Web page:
G. oblongata red algae samples were collected from Hurghada-Sheraton at Latitude of 27 11 37.5 and Longitude of 33 50 48.4, during spring, 2019 (Figure 1B). The sample was translocated to the laboratory directly in sterile polyethylene bags. The identification of the seaweeds has been done by a NIOF team from the Hydrobiology lab at the Marine Environment Division. The fresh collected G. oblongata samples were washed with distilled water to remove extraneous materials, air dried for 10 days and occasionally turning them to avoid fungal growth. The G. oblongata samples were grind using IKA WEREKE M20 milling machine. The dried powdered G. oblongata (200 g) were soaked in 500 ml of hydride ethyl acetate in a 100 ml blue cape bottle. The content was vigorously shaken after that left in sonication bath for approximately 30 min and allowed to stand for 24 h. The mixture was filtered using a clean handkerchief cloth and re-filtered using Whatman No. 42 (125 mm) filter paper. The extraction was rotary evaporator and produced extract was then lyophilized.

Identification and phytochemical screening of G. oblongata marine extract using gas chromatography-mass spectrometry (GC-MS) analysis

The G. oblongata marine extract was analyzed by GC-ITQ-MS using a Thermo Trace GC Ultra TM gas chromatograph system (Thermo Scientific, U.S.A.) according to the methods described by Nabil-Adam et al. [6]. The identification and interpretation of G. oblongata marine extract results of mass-spectrum GC-MS were done by comparing their mass spectra with those obtained from the NIST (National Institute of Standards and Technology) mass spectral database as conducted using the database of National Institute Standard and Technology (NIST).

2,2′-azino-bis (3-ethylbenzothiazoline-6-sulphonic acid) (ABTS+) radical scavenging activity assay of G. oblongata marine extract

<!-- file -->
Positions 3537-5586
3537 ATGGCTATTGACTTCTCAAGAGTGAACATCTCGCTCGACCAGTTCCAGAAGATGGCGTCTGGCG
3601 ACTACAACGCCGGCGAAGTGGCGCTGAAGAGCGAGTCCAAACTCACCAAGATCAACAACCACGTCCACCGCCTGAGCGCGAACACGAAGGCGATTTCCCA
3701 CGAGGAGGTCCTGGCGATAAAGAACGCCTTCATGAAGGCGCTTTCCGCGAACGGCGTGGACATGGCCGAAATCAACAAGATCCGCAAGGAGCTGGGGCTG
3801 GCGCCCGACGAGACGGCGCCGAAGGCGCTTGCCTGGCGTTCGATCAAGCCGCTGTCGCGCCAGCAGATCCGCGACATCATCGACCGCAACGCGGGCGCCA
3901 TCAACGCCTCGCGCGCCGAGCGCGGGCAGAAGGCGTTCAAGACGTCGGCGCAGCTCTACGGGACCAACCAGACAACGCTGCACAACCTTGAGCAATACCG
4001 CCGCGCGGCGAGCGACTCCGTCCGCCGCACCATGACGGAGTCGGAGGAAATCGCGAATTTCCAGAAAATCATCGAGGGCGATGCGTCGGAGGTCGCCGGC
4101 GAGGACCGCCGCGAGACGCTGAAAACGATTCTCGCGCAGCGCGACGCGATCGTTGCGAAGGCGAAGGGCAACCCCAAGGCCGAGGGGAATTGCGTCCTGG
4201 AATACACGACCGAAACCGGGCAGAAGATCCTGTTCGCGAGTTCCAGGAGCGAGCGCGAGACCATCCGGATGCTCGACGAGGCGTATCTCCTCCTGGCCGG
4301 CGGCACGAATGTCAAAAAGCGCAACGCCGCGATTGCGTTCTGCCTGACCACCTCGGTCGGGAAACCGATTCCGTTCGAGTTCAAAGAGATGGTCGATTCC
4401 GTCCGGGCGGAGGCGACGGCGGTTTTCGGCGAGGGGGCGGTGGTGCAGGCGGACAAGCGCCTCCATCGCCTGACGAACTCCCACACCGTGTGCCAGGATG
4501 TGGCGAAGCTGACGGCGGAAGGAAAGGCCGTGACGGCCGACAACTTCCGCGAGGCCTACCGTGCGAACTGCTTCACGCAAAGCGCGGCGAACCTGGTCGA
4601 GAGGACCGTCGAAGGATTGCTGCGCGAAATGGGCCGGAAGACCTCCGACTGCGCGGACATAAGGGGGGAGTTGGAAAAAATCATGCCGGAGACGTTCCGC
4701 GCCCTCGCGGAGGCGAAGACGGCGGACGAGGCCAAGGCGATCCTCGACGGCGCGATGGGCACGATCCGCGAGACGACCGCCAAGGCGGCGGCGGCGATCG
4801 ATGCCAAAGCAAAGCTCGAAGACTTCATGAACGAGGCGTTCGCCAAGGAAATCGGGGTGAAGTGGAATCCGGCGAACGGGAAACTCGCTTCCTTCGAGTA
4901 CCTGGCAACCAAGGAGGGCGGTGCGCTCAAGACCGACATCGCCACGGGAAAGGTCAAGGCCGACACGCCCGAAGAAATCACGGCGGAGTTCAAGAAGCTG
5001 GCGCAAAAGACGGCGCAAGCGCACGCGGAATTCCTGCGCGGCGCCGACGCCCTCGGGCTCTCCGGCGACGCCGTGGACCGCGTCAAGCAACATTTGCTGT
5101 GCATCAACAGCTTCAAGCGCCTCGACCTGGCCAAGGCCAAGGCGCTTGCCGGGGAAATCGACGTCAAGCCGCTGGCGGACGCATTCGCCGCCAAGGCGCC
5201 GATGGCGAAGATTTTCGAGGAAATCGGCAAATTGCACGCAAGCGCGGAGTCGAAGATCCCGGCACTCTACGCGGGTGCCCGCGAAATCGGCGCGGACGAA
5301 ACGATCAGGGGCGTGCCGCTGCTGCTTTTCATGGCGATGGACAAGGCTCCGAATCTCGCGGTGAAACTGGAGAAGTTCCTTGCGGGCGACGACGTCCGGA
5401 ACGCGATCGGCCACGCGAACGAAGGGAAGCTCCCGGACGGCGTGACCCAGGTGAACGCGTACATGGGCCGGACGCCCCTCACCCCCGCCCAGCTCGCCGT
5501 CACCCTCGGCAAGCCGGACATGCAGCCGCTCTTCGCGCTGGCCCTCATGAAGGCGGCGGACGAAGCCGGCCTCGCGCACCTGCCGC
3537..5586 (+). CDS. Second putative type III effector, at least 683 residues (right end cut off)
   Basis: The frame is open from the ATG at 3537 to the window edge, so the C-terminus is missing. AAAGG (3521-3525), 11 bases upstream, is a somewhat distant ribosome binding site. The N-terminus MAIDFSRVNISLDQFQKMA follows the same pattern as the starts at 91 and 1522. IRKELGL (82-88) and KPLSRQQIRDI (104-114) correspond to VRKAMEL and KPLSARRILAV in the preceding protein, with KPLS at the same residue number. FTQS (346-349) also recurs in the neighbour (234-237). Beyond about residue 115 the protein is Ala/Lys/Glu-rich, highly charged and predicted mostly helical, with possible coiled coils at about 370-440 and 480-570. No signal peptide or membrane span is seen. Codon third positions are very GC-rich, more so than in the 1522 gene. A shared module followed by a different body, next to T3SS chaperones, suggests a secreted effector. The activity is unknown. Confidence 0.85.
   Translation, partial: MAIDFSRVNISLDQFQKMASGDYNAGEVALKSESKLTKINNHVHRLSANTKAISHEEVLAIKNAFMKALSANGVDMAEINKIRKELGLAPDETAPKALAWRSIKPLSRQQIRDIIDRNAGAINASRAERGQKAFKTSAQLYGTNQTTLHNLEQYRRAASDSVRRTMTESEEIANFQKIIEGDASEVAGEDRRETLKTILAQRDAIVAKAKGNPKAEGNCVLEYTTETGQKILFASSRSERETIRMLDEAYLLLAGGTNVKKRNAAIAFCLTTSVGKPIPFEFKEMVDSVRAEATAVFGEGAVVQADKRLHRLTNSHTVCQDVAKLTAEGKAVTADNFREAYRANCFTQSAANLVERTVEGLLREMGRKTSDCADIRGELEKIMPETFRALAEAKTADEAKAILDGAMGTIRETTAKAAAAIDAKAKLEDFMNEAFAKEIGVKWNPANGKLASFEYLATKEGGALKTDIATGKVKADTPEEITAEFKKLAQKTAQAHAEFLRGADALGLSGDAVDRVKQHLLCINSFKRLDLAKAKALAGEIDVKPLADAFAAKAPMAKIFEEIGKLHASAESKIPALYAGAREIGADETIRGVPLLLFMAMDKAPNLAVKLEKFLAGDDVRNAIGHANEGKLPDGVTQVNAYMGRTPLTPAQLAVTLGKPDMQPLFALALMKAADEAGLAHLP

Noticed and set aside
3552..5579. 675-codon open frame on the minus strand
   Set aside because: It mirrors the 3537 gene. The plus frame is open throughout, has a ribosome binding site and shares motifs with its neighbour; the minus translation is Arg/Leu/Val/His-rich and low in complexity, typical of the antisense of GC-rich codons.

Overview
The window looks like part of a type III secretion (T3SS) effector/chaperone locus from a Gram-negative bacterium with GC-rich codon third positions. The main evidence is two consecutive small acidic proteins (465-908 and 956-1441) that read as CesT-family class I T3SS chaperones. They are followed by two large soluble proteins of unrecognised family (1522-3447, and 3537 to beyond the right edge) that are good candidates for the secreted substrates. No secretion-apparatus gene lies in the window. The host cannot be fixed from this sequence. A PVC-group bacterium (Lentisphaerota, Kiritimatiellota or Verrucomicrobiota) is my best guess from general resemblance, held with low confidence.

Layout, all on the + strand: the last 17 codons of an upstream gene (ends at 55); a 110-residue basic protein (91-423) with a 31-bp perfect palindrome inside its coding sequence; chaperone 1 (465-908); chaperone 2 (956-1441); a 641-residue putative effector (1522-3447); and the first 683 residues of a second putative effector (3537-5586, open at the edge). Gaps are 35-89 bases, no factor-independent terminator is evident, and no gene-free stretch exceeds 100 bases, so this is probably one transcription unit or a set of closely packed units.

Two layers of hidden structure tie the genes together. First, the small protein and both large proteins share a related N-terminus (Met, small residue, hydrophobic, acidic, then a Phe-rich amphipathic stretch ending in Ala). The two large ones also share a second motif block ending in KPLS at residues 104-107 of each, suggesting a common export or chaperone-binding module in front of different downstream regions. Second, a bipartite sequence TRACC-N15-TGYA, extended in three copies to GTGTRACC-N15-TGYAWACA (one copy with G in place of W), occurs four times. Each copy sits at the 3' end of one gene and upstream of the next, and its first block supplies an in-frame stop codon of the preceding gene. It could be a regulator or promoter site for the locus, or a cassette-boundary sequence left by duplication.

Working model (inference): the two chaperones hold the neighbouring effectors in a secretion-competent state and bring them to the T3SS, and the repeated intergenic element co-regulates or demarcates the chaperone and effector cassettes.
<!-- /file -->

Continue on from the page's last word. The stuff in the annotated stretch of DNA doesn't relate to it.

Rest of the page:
The ABTS+ free radical decolonization assay developed according to Chakraborty and Paulraj et al. [40].

Experimental animals, experimental design and tissue preparation

Forty (40) BALB/C mice weighing between 30 and 40 g were obtained from the animal house of the Institute of Theodor bilharz, Egypt. The protocol conforms to the guidelines of the National Institutes of Health (NIH). They were kept in plastic cages, each cage containing five animals. The animals were maintained in plastic cages, fed with standard laboratory chow obtained from the same unit, and water given ad libitum. The experimental method described by Abd El Moneam et al. [20]. The animals were randomly divided into four groups of 10 rats each and every group were placed in two cages. Group A: They received saline solution intraperitoneal (i.p) for one week and served as negative (–ve) control group. Group B: They received i.p 5 mg/kg, of LPS and served as induction group (+ve) control group. Group C: They received i.p 200 mg/kg, of G. oblongata algal extract for 2 h before LPS treatment; LPS+ algal extract and served as protected group. Group D: They received i.p 200 mg/kg, of G. obligate extract and served as positive (+ve) control group. At the end of the experiment, rats were anesthetized using diethyl ether. At the end of each week of treatment, blood samples were collected from mice in each group according to Abdel-Moniem et al. [21,22]. The liver and kidney tissues were weighed and cleaned from blood as well as adhering matters by washing in cold isotonic saline where 1 g of liver tissue was homogenized in 5 volumes of cold 0.1 M sodium phosphate buffer saline (PBS), pH 7.4 using mortar at 4°C. And the preparation was done according to Abdel-Moniem et al. [21,22]. The crude liver homogenate for the determinations of malondialdehyde (MDA), total antioxidant capacity, MPO, PTK. The supernatant was subdivided into three portions and stored at −20°C until used for subsequent determinations

Biochemical measurements

Determination of liver function

The AST and AST were determined according to the method of Reitman and Frankel [41]. Albumin level was determined according to the method of Doumas et al. [42]. Total bilirubin was determined according to the method of Walter and Gerad [42]. Total proteins were determined by means of the Biuret reaction as described by Gornall et al. [44].

Biochemical measurements and assessment of kidney function tests